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Lords concludes examination of Seafarers' Wages Bill

8 November 2022

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The Seafarers' Wages Bill had its third reading, a chance for members to make sure the eventual law is effective, workable and without loopholes, in the Lords on Monday 7 November.

The Seafarers' Wages Bill seeks to improve pay for seafarers with close ties to the UK. It grants protection to those working on ships that regularly use UK ports by ensuring they are paid at least an equivalent rate to the UK National Minimum Wage while in UK waters, irrespective of the nationality of the seafarer or flag of the vessel.

Third reading

Third reading  is the chance for members to ‘tidy up' a bill, making small changes to ensure it is effective.    

No changes to the wording of the bill were put forward ahead of third reading. Members discussed the progress of the bill through the House at the conclusion of Lords stages.

How to follow 

Watch or read the debate 

Explore further information

Read background on the bill in the House of Lords Library Seafarers' Wages Bill briefing.

Next steps

Following completion of third reading, the bill now passes to the House of Commons for its examination.

What's happened so far?

Report stage: Wednesday 26 October

Report stage is an extra chance for members to closely scrutinise elements of the bill and make changes.

Members put forward amendments (changes) to the bill to be discussed, including on implementation and monitoring of the draft law. 

Lords divisions 

There were  two divisions (votes) on proposed changes to the bill.

Visits by a ferry service

The first vote was on amendment 2, which would reduce the number of visits by a ferry service to one particular port needed to qualify, from 120 to 52.

Members voted 171 in favour and 190 against, so the change was not made.

Implementation and monitoring

The second vote was on amendment 5, which would insert a new clause  requiring the Secretary of State to publish a report on the implementation and monitoring of this Act, within 90 days of the Act being passed.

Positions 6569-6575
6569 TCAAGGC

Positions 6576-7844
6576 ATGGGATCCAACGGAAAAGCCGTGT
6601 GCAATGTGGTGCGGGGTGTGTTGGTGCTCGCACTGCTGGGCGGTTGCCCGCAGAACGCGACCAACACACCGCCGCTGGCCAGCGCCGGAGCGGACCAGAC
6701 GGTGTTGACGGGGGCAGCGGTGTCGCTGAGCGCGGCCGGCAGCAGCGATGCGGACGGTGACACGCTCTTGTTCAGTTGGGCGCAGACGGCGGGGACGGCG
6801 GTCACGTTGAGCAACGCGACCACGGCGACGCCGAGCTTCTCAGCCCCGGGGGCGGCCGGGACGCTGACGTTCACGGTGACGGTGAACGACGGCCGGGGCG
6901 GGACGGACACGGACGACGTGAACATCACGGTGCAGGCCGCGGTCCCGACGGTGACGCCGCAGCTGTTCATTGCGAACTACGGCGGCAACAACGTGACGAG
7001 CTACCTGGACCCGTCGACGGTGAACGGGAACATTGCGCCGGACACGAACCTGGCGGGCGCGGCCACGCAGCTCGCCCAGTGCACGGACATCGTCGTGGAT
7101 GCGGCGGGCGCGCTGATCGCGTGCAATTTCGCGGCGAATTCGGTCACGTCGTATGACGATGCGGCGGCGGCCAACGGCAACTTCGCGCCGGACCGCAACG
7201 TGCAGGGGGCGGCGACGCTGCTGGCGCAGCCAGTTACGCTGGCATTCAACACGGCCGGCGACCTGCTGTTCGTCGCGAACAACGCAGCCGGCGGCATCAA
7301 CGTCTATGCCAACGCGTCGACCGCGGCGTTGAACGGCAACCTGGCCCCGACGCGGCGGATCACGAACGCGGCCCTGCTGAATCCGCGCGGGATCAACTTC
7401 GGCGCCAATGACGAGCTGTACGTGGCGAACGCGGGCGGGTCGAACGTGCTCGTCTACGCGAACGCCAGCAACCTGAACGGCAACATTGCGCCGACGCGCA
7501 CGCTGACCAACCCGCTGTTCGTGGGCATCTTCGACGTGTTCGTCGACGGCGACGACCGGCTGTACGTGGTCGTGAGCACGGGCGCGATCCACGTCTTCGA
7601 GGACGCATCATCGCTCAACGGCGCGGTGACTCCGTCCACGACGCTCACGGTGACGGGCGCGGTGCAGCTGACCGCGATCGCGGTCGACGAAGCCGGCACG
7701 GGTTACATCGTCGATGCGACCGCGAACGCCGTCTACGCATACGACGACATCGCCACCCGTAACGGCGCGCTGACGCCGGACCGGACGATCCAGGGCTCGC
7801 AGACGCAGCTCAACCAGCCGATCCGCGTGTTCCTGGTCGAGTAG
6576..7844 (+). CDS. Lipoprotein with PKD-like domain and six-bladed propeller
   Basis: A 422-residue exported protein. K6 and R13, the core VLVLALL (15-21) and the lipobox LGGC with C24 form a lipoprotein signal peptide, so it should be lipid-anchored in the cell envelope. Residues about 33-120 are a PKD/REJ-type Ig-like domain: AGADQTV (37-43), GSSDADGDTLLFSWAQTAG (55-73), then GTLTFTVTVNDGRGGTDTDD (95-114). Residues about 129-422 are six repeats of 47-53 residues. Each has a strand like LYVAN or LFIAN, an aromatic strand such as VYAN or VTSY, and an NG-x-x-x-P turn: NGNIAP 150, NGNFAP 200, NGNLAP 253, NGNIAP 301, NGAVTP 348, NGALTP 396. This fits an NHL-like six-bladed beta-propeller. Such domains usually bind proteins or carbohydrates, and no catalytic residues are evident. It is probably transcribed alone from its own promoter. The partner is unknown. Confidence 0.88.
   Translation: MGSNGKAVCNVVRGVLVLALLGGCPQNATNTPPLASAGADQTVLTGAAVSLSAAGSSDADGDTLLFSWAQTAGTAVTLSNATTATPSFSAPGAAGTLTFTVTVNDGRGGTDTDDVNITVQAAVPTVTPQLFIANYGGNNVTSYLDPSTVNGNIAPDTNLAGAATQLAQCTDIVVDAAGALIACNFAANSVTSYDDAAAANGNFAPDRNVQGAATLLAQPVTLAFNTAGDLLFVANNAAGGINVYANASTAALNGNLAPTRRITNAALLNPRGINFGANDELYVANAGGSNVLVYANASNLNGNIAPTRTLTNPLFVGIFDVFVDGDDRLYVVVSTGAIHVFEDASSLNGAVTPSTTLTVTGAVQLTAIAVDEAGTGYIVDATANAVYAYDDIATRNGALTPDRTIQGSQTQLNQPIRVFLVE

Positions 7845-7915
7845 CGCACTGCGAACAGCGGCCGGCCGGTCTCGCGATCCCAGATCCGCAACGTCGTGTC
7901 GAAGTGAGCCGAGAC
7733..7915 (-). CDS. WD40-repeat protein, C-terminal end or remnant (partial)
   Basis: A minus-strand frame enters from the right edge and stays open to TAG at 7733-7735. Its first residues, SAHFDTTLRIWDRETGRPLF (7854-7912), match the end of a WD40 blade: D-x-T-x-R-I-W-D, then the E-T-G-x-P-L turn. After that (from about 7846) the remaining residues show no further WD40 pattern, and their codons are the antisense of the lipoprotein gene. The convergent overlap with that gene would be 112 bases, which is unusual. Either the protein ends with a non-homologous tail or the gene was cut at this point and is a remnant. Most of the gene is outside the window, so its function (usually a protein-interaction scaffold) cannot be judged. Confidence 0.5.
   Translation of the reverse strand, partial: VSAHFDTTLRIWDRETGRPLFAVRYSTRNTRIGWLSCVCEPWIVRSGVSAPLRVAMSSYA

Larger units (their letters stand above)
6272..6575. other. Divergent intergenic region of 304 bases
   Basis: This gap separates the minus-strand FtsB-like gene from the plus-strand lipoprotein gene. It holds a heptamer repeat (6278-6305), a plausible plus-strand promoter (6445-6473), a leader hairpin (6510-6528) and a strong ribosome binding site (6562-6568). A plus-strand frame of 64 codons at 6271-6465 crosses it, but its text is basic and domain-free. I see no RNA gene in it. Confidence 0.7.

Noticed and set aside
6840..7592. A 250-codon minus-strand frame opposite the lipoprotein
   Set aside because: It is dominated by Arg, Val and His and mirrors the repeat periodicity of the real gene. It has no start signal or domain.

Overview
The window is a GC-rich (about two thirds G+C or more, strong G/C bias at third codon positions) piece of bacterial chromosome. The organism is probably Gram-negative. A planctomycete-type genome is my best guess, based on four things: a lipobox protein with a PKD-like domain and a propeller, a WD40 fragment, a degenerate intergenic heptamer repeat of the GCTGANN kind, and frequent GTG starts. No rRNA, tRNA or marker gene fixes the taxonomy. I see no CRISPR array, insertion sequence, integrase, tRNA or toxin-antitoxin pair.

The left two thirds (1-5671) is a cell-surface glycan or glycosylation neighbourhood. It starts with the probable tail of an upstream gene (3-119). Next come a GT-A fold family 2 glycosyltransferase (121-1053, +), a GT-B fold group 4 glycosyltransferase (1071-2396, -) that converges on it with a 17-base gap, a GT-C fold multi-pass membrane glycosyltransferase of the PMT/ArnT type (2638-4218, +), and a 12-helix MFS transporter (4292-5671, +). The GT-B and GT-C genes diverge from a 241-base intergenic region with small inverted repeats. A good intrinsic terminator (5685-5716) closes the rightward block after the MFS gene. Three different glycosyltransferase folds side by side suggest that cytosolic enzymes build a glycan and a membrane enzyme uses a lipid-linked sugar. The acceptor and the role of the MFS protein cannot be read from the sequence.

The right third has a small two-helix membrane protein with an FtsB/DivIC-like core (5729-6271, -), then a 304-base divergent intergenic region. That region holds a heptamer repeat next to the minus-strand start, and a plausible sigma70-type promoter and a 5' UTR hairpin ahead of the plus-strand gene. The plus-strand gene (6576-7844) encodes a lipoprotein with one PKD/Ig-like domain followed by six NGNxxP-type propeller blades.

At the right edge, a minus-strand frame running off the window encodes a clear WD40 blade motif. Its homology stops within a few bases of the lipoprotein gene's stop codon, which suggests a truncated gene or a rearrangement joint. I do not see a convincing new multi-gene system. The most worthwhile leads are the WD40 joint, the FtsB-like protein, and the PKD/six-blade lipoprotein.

Members voted 161 in favour and 179 against, so the change was not made.

Get involved

Catch up Parliament TV or read a transcript in Lords Hansard . 

Committee stage: Wednesday 12 October

Proposed changes  

Members speaking at committee stage put forward amendments (changes) to the bill to be discussed. 

The amendments covered a range of subjects, including: 

  • the pay of workers, the national minimum wage and protecting other terms and conditions
  • the UK's obligations under international law
  • the enforcement of and compliance with the bill’s provisions. 

Catch up

Second reading: Wednesday 20 July

Members discussed the main issues in the bill and drew attention to specific areas where they thought amendments (changes) were needed during second reading. 

Members speaking

Baroness Vere of Norbiton (Conservative), Parliamentary Under-Secretary at the Department for Transport, opened the debate and responded on behalf of the government. Topics covered during the debate included:

  • whether the bill is wide enough in its scope
  • working with other countries on seafarer protections
  • enforcement of the new law and the role of ports.

Members speaking in the debate included:

Lord Mackay of Clashfern

Lord Mackay of Clashfern (Conservative), former Lord Advocate and Lord Chancellor, made his valedictory speech.

Lord Mackay was one of the final Lord Chancellors to preside over debates in the House of Lords before the role of Lord Speaker was created by the Constitutional Reform Act in 2005. 

Speaking before the debate started, Lord McFall of Alcluith, the Lord Speaker paid tribute:

'My Lords, we now come to the next business, which will include a valedictory speech by a much-loved and respected Member who has made a major and sustained contribution over many years to this House, government and society. As noble Lords will know, I refer to none other than the distinguished former Lord Chancellor, the noble and learned Lord, Lord Mackay of Clashfern.'

Find out more about the issues discussed: catch up on Parliament TV  or read a transcript in Lords Hansard.

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